Gas Safety Tips For Your Holiday

We all look forward to our holidays but recent high profile court cases have brought attention once again to tragic events caused by carbon monoxide poisoning both at home and abroad so please read on for our tips to help you guard against possible incidents.

When staying in holiday accommodation its not always possible to know how often gas appliances have been safety checked and serviced, or even if they’ve been installed by qualified engineers. Dodgy gas appliances however aren’t the only way to have problems with carbon monoxide poisoning and its worrying to realise the drastic effects a simple BBQ can have.

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New research released reveals that just over half (53%) of Britons questioned in a survey did not know that leaving a smoking charcoal BBQ in an enclosed space like a tent or room can lead to CO poisoning. More than one in three were also unaware that using a portable gas camping stove indoors could result in poisoning, while nearly a quarter of those surveyed did not realise the potential for CO to build up in a poorly-ventilated area with gas appliances, such as inside a caravan.

In the UK landlords must, by law have appliances safety checked each year and keep an up to date safety record. A good start but things aren’t quite so straight forward when camping or caravanning and especially when holidaying abroad where completely different regulations may be in force.

 

So what can you do to look after yourself and family while on your next break?

  • Check if the gas appliances in your accommodation have been safety checked and serviced.                                                                                                                                                          
  • Appliances in holiday accommodation may be different to those you’re used to at home, if you’re not sure how they work, read the instructions or ask your holiday rep for help.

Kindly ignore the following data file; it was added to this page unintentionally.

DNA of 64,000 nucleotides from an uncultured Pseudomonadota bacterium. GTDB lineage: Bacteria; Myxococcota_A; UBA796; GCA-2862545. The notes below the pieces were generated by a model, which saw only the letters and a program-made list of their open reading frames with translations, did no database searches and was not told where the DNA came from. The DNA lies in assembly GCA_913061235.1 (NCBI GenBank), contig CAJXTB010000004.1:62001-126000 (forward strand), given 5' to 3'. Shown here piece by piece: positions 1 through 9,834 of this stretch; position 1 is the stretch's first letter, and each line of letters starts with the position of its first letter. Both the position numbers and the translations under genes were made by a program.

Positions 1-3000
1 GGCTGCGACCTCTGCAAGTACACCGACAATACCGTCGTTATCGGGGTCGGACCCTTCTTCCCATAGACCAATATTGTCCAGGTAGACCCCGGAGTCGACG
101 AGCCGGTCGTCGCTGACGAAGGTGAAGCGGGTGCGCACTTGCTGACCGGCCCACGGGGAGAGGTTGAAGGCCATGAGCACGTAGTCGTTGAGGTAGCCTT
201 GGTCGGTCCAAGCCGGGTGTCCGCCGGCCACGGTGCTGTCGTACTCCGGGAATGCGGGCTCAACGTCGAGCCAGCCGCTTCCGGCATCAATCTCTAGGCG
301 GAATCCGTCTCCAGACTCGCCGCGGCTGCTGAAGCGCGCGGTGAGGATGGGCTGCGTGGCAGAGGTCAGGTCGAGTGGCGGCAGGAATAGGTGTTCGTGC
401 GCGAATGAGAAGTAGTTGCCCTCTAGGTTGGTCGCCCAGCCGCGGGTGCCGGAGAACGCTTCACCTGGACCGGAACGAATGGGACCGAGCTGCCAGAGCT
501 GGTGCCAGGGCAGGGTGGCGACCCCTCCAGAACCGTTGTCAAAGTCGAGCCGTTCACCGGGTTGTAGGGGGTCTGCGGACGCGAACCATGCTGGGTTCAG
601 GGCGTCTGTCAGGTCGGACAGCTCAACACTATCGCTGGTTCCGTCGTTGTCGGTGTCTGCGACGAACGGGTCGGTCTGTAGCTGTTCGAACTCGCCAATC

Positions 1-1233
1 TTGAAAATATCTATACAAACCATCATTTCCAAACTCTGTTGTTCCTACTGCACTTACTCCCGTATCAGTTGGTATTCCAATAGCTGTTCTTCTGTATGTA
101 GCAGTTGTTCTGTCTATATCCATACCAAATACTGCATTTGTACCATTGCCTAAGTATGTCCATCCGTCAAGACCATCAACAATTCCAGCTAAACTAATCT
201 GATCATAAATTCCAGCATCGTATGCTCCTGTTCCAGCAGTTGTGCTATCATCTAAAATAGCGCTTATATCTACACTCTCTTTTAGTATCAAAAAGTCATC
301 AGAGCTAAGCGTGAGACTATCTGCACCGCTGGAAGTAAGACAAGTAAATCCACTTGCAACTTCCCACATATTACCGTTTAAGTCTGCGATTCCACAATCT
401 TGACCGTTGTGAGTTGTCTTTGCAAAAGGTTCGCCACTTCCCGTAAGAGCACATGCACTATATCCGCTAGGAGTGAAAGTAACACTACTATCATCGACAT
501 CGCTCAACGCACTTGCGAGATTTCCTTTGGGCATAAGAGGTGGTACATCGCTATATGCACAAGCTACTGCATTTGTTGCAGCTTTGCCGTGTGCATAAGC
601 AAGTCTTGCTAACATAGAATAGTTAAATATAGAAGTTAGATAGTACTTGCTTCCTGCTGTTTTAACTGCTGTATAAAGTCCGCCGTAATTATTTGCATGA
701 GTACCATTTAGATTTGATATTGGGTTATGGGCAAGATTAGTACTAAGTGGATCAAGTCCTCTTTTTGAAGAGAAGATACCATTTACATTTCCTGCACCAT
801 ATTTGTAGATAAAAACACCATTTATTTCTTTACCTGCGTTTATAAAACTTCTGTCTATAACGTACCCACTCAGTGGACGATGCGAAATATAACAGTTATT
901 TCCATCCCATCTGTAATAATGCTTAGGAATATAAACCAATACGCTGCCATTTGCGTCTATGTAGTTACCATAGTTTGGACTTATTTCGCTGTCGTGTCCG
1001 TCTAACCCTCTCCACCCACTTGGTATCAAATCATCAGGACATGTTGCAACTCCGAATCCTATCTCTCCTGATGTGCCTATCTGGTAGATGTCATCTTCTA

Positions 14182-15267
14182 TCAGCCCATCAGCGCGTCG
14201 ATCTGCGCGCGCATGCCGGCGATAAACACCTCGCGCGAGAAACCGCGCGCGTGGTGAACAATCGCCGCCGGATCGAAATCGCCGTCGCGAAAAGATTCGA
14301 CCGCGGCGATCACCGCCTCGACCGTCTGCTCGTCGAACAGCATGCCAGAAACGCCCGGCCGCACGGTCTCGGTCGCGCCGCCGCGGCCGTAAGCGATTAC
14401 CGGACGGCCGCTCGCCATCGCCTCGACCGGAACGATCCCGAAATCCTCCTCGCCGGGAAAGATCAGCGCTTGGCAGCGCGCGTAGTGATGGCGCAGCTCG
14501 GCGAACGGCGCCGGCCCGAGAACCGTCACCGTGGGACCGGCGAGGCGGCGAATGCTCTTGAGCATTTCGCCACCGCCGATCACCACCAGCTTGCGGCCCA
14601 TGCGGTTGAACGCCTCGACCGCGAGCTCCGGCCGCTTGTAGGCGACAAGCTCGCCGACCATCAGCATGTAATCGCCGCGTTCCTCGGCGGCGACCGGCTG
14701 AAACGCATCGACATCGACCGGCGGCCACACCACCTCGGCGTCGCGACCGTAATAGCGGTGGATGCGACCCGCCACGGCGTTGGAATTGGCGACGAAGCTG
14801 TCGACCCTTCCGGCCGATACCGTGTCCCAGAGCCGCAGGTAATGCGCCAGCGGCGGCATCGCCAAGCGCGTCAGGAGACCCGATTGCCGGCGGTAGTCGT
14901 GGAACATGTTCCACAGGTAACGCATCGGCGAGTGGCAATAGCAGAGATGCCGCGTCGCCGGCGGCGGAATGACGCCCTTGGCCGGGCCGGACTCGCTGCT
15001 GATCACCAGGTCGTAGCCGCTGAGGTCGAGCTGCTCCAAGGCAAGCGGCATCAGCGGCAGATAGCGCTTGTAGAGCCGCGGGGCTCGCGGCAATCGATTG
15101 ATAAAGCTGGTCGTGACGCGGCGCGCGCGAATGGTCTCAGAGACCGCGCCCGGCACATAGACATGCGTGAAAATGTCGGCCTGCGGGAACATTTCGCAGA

• Gas cookers and BBQ’s should not be used for heating and require adequate ventilation when in use.                                                                                                                                                                               
  • Recognise the signs of potentially hazardous gas appliances. Black marks around gas appliances, lazy yellow or orange flames instead of crisp blue flames and too much condensation are all signs that gas applications aren’t working properly.                                                                                                          
  • Carbon dioxide alarms are quite rare overseas. Consider taking one away with you, though make sure it is suitable for travel.                                                                                                                                                       
  • Don’t mistake CO poisoning with other holiday sicknesses, such as food poisoning, dehydration or a hangover. The six main symptoms are: Headache, dizziness, nausea, breathlessness, collapse and loss of conciousness.

There’s also nothing better than a good old dose of common sense, if something doesn’t look right, query it with your holiday rep and have them look into the situation.

If you smell gas or think there might be a leak Turn off the gas at the meter, if this isn’t possible still make sure to:

  • Extinguish naked flames
  • Open windows
  • Leave the area
  • Inform the owner or holiday rep
  • Seek medical advice if you or a member of your family feel unwell.

 

Holidays should be a time for you and your family to relax and have a great time so why not just spend a few minutes checking out your accommodation before pouring that first glass of chilled wine. Leave the BBQ outside where its supposed to be, remember, its a great heat sauce for your sausages not you!

The sunshine’s beckoning, so go have a great time and make sure the memories you bring back are for all the right reasons.

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